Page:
Rebuilding in Iraq Shifts to Self-Sustaining Iraqi Effort
By Fred W. Baker III
American Forces Press Service
WASHINGTON, March 1, 2007 Rebuilding Iraq is shifting from a U.S.-led “jump start” effort to a self-sustaining Iraqi driven phase, the director of the Iraq Reconstruction Management Office said today.
The U.S. Army Corps of Engineers has built the majority of its large projects, Ambassador Joseph Saloom, director of the Iraq Reconstruction Management Office.
“It is a shift away from us building large things … to more working to build their capacity to do things for themselves,” Saloom said.
All but 15 percent of the $13.4 billion Iraq Relief and Reconstruction fund has been spent, and that will drop by another 5 percent by the end of the year, he said.
Saloom said the new focus is on Iraqi “budget execution,” or getting the Iraqi government to spend the money it allocates on the projects it designates.
Last year, the Iraqi government implemented only 40 percent of its capital budget, he said.
“They seem to be able to spend money on salaries and so forth, but when it comes to actually channeling their considerable resources to actually build things for the population, that is an area where they need our help and where we are concentrating our assistance,” Saloom said.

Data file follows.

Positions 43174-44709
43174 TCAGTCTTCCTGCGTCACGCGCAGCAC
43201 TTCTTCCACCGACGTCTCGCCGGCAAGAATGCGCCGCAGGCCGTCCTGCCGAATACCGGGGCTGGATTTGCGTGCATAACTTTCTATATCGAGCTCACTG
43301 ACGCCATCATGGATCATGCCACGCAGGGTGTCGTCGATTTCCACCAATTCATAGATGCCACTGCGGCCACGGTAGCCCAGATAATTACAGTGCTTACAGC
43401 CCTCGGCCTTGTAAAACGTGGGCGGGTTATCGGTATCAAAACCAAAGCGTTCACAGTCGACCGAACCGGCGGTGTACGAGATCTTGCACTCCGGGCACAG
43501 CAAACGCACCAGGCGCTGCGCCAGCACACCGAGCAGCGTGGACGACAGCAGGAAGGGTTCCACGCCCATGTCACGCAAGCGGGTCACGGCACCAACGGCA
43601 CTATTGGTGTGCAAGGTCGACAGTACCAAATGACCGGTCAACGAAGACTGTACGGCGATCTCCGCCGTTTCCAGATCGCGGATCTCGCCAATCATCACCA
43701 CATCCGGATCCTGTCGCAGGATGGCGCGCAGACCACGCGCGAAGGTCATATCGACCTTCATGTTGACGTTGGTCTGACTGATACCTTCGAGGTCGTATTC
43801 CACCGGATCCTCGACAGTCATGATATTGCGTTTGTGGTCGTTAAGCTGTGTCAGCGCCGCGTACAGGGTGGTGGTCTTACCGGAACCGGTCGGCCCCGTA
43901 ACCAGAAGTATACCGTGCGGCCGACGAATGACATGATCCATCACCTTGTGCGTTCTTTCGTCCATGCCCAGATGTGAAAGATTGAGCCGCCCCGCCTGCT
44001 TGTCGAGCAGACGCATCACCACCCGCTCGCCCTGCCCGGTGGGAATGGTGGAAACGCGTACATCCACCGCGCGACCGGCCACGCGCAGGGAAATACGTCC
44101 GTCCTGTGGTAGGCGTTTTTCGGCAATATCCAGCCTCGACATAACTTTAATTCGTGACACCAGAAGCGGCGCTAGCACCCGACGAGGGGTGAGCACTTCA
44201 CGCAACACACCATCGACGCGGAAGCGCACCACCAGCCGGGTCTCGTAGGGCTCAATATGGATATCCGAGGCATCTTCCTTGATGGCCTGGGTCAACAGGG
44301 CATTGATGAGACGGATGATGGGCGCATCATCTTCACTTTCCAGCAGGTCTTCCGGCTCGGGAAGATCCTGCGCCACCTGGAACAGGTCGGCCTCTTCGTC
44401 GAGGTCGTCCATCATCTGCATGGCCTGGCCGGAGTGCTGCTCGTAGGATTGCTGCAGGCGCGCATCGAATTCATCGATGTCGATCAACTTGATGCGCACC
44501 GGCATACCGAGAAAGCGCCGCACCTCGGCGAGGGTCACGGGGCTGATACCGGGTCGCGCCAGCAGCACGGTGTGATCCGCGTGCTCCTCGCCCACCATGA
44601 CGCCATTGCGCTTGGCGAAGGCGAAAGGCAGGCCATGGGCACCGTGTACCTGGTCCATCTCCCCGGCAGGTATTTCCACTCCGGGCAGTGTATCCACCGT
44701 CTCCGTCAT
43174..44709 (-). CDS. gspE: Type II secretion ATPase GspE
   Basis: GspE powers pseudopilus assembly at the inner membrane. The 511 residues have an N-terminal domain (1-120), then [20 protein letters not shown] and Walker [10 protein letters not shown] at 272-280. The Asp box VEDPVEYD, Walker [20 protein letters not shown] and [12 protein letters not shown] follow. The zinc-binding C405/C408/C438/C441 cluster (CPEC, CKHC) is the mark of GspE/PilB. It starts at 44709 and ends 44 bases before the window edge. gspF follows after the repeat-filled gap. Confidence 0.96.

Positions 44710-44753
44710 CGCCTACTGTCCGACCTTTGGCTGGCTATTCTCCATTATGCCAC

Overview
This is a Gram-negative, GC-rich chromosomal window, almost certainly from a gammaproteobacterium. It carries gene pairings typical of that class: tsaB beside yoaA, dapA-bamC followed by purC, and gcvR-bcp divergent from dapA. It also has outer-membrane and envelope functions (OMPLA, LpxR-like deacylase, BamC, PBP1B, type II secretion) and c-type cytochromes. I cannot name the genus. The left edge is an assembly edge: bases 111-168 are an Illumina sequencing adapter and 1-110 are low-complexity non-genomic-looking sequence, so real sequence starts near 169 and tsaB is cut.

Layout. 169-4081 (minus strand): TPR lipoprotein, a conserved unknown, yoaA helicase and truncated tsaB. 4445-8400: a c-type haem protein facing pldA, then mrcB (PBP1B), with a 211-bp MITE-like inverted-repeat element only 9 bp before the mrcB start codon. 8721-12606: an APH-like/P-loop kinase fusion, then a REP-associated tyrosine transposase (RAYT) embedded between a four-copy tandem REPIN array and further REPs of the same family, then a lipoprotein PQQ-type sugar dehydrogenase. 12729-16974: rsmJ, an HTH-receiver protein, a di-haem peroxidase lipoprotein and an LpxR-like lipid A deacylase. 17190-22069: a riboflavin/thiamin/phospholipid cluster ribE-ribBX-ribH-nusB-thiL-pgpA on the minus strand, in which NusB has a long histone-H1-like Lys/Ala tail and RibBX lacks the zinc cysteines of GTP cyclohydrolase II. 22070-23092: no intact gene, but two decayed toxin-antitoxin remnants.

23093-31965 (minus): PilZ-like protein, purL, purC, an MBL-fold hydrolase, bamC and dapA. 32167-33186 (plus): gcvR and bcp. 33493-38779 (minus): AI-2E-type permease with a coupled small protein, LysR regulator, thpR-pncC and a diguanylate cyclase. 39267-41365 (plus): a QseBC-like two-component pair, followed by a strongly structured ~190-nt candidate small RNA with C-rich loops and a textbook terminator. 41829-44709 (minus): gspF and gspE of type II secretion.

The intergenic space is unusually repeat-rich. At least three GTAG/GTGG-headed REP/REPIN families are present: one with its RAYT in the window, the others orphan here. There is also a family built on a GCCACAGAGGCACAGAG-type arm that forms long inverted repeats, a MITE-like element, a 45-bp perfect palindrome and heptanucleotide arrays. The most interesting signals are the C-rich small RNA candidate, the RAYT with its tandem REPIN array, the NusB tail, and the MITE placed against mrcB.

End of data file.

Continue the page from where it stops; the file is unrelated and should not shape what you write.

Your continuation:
The United States is helping with both immediate technical assistance and longer-term training, he added.
The Iraqi government has passed its 2007 budget and already has distributed 10 percent of those funds to the provinces, he said.
Iraq is endowed in natural resources, Saloom noted, and he said newly passed legislation should help attract private investors to the region.
Saloom’s office coordinates overall U.S. government efforts to promote reconstruction and economic growth in Iraq. He also manages the funds appropriated by Congress for supporting economic and democratic development and reconstruction in the country.
On any given day, the Gulf Region Division of the Corps of Engineers is working on about 1,100 projects.
In the region to date, 976 of 1,045 planned school projects are complete, 154 border forts have been built, 92 of 97 planned fire stations are finished, and 93 of 102 planned railroad station renovation projects are complete.
The Corps of Engineers hires about 30,000 Iraqis to work the construction projects.
The United States has contributed almost $22 billion toward rebuilding Iraq. The World Bank estimated that the total cost of rebuilding the country could end up being as much as $80 billion.